Basel Norms or Basel Accords are the international banking regulations issued by the Basel Committee on Banking Supervision – BCBS. The Norms are an effort to coordinate banking regulations across the globe, to strengthen the international banking system.
The Basel Committee has issued four sets of regulations known as:
- Basel – I First accord was issued in 1988.
This accord aimed to tackle credit risk. With this accord, BCBS established a bank asset classification and lowered many risk profiles, which boosted investments. This paved the way for the best practices and regulations in the banking sector.
- Basel – II Second accord was issued in 2004.
The major aim of this accord was to strengthen capital requirements and set up the regulatory review framework. This accord targeted to make banks’ capital more risk-sensitive, promote risk management for large banks, and establish standardized techniques and approaches to evaluating banks in non-EU countries.
- Basel – III Third accord was issued in 2010.
This accord came as a response to the global financial crisis. It aimed at reforming and enhancing the regulation, supervision, and risk management within the entire banking sector. Based on the two previous Basel Accords, Basel III focused on individual banks’ ability to withstand financial stresses and mitigate system-wide shocks.
- Basel – IV Fourth accord was issued in 2017.
This accord also known as Basel 3.1 refers to the conclusion of the Basel 3 reform package which had taken more than a decade to develop. Basel Committee published finalized rules covering major issues associated with Risk Weighted Assets (RWA). These rules outline fundamental changes to calculate the capital ratio and Risk Weighted Asset by all banks, regardless of the size or complexity of their banking model.
Why Were Basel Norms Formed?
The Basel Norms were formed to create an international regulatory framework for managing credit risk and market risk. Their key function is to ensure that banks hold enough cash reserves to meet their financial obligations and survive financial and economic distress. They also aim to strengthen corporate governance, risk management, and transparency.
The guidelines are the most comprehensive regulations governing the international banking system. The Basel Accords comprises Basel I, Basel II, Basel III, and Basel IV.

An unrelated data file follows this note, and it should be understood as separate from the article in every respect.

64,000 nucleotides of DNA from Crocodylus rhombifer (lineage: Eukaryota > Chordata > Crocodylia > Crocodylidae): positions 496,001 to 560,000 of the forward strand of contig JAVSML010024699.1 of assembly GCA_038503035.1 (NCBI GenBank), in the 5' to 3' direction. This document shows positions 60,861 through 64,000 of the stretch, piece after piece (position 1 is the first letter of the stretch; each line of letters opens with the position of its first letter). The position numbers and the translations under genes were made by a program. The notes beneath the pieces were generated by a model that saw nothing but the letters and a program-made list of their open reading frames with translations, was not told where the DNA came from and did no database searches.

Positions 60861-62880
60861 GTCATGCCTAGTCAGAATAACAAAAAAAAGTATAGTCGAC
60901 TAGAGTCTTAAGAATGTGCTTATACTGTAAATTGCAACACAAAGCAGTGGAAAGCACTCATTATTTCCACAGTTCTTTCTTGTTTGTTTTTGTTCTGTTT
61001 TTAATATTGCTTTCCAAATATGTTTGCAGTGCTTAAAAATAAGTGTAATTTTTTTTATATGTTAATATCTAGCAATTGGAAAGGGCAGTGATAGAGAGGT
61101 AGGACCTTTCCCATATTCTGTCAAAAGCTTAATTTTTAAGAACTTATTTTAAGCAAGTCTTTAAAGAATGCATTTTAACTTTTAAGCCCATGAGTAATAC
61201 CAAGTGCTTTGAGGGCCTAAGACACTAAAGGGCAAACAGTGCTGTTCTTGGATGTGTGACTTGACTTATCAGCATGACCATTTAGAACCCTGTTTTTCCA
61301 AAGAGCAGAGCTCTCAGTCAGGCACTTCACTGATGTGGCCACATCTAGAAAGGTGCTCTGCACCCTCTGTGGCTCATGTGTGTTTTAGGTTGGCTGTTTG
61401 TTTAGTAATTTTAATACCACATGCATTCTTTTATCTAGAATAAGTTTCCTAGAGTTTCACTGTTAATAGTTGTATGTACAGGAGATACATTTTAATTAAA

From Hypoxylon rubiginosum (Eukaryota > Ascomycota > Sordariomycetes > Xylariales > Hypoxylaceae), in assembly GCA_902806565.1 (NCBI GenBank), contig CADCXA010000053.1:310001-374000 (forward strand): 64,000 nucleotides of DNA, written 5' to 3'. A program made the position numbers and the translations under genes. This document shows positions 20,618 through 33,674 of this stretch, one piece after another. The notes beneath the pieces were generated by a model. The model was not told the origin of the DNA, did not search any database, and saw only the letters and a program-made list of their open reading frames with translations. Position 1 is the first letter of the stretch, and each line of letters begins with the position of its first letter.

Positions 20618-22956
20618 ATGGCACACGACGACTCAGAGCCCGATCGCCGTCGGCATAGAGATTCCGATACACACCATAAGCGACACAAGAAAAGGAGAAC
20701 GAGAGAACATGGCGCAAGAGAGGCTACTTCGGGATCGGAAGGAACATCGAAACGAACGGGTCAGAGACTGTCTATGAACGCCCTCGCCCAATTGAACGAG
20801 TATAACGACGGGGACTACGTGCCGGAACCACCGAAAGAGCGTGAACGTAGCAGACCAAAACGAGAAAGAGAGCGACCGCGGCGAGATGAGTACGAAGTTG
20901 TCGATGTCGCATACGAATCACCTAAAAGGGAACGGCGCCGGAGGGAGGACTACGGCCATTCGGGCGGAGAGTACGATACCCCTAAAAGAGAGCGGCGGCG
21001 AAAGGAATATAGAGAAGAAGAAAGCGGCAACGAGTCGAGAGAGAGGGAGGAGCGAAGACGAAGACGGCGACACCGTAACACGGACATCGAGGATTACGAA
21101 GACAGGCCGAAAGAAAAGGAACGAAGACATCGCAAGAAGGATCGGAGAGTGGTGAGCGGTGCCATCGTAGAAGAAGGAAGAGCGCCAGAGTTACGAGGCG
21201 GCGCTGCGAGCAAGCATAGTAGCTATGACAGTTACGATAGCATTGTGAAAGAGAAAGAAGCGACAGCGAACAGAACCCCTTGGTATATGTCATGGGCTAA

The Basel Committee on Banking Supervision – BCBS is the primary global standard setter for the prudential regulation of banks and provides a forum for regular cooperation on banking supervisory matters.
History of the Basel Committee
The Basel Committee—initially named Committee on Banking Regulations and Supervisory Practices—was established by the central bank Governors of the group of 10 countries at the end of 1974.
It was established to enhance financial stability by improving the quality of banking supervision worldwide and to serve as a forum for regular cooperation between its member countries on banking supervisory matters.
The committee is headquartered at the Bank for International Settlements (BIS) in Basel, Switzerland.
The Bank for International Settlements (BIS) is an International financial institution owned by central banks that fosters international monetary and financial cooperation and serves as a bank for central banks. BIS’s mission is to serve central banks in their pursuit of monetary and financial stability.
Established in 1930, the BIS is owned by 62 Central Banks, representing countries from around the world that account for 95% of world GDP.
Complying with Basel Norms: Domain-Centric Approach
Compliance with Basel Norms is important to protecting banks from financial and operational risks. An in-depth understanding of the banking domain and applicable regulatory mandates is crucial to drafting effective control frameworks and internal policies.
Additionally, digital technologies have a significant role in assisting and augmenting manual efforts. A domain-centric approach with digital solutions can provide an optimal strategy.
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